CS 346 (W23)
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Analysis & Design

Outline

The Analysis & Design phase refers to a set of activities that we perform ahead of writing code. We want to examine our high-level technical requirements and make sure that we’ve addressed the business needs, user goals and technical requirements prior to implementation. We also want to determine the technical viability of our functional requirements, and any technical constraints that they will place on our design.

Objective Define non-functional requirements; Model high-level system (physical/logical models)
Activities Determine technical impact and constraints, non-functional requirements; diagram high-level relationships
Duration Varies (for our course, 2 weeks)
Outcome Refined requirements that include technical detail; NFRs in GitLab; Architectural diagrams

In the following sections, we will consider:

  1. Technical assessment - determine technical impact of functional requirements
  2. Software architecture - determine high level structure
  3. Software design - determine low-level structure and design

Technical Assessment

When we create functional requirements, we try and focus on determing our user’s needs without any consideration for the technical impact that they will have. We need to clearly separate functional from technical concerns so that we can collect information without prejudicing our requirements gathering process.

However, at some point, we need to determine the technical impact of each requirement:

  • Will we be able to to implement this feature?
  • What other technologies do we require for this to be feasible? (e.g. frameworks, libraries, toolkits).
  • Does this put a constraint on our overall design? e.g. are we forced to use a particular OS, or deployment target?
  • Is this feature risky; does it require significant novel research, or is it otherwise difficult to meet?

Each functional requirement from the requirements phase should be examined, and considered in this light. For many projects, the majority of requirements should be low-risk/feasible; introducing too many high-risk requirements could put the project itself at risk!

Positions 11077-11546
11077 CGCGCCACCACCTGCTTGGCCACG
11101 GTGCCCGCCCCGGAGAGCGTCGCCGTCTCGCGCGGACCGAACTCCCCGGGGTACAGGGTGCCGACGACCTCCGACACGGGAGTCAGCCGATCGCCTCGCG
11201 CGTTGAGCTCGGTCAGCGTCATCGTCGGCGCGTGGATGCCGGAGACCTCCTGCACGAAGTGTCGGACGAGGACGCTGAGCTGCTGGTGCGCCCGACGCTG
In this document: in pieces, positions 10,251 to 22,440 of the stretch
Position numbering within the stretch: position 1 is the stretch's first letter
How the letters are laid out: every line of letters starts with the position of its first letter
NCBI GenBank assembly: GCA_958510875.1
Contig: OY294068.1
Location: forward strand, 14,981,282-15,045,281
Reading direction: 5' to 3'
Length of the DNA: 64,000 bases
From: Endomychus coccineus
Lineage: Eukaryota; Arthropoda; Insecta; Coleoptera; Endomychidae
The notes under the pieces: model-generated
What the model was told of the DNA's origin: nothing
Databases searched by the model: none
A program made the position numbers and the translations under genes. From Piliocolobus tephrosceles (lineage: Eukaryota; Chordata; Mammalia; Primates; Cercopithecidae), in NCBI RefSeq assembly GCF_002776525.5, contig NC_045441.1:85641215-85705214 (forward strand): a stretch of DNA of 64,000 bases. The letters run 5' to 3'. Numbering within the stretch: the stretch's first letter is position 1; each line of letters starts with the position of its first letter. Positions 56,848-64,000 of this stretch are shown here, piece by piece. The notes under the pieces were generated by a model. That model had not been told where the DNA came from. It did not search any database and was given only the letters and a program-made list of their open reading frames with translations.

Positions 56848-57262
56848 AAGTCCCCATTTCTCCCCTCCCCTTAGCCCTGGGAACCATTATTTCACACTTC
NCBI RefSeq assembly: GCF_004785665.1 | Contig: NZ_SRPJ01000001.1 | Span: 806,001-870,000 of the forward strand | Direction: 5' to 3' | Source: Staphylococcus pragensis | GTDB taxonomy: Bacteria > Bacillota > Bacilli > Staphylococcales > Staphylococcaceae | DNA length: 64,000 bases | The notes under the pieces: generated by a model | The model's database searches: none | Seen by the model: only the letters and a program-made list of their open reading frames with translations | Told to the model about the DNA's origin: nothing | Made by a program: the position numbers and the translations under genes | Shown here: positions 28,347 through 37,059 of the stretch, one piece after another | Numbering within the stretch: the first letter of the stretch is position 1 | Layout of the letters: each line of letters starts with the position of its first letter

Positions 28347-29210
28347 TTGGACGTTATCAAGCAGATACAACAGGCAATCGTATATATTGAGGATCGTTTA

Your goal should be to amend the functional requirements with additional detail that will be useful in the Planning stage. Is this requirement risky? Add a statement to that effect and attempt to clarify the degree of risk! Does implementing one feature mean that you need to implement some other dependent functionality? Document that in the requirement as well! Your goal is to add technical detail to the existing requirements.

We should NOT attempt to disqualify or invalidate feature requests at this stage. Analysis & design is about gathering information and refining our understanding of our requirements. We do not make a determination of what to include or exlude until the Sprint planning stage.

Software Architecture & Design

Software Architecture and Design are related disciplines that are both concerned with the structure of a system. However, they represent different levels of abstraction: software architecture examines characteristics at a relatively high level of abstraction, but rarely goes down to the level of actual code; design is concerned with lower levels of abstraction – class composition and so on.

While a team might have a dedicated software architect, it’s very common for a senior developer or team lead to take on the “role” of the architect for the team. In other words, these don’t have to be different people, they simply represent different concerns that need to be addressed.

Architect vs. Developer [Richards & Ford 2020]

In the next two sections, we will address software architecture and design in greater detail. We cover architecture first, then move down into the details of software design.

As with many of the topics that we discuss, architecture & design are large and complex areas of study, and at best, we’re introducing and summarizing theses topics. Consider this a “highlight reel” of what we consider to be key considerations for analysis & design.

Code Quality

https://xkcd.com/1513/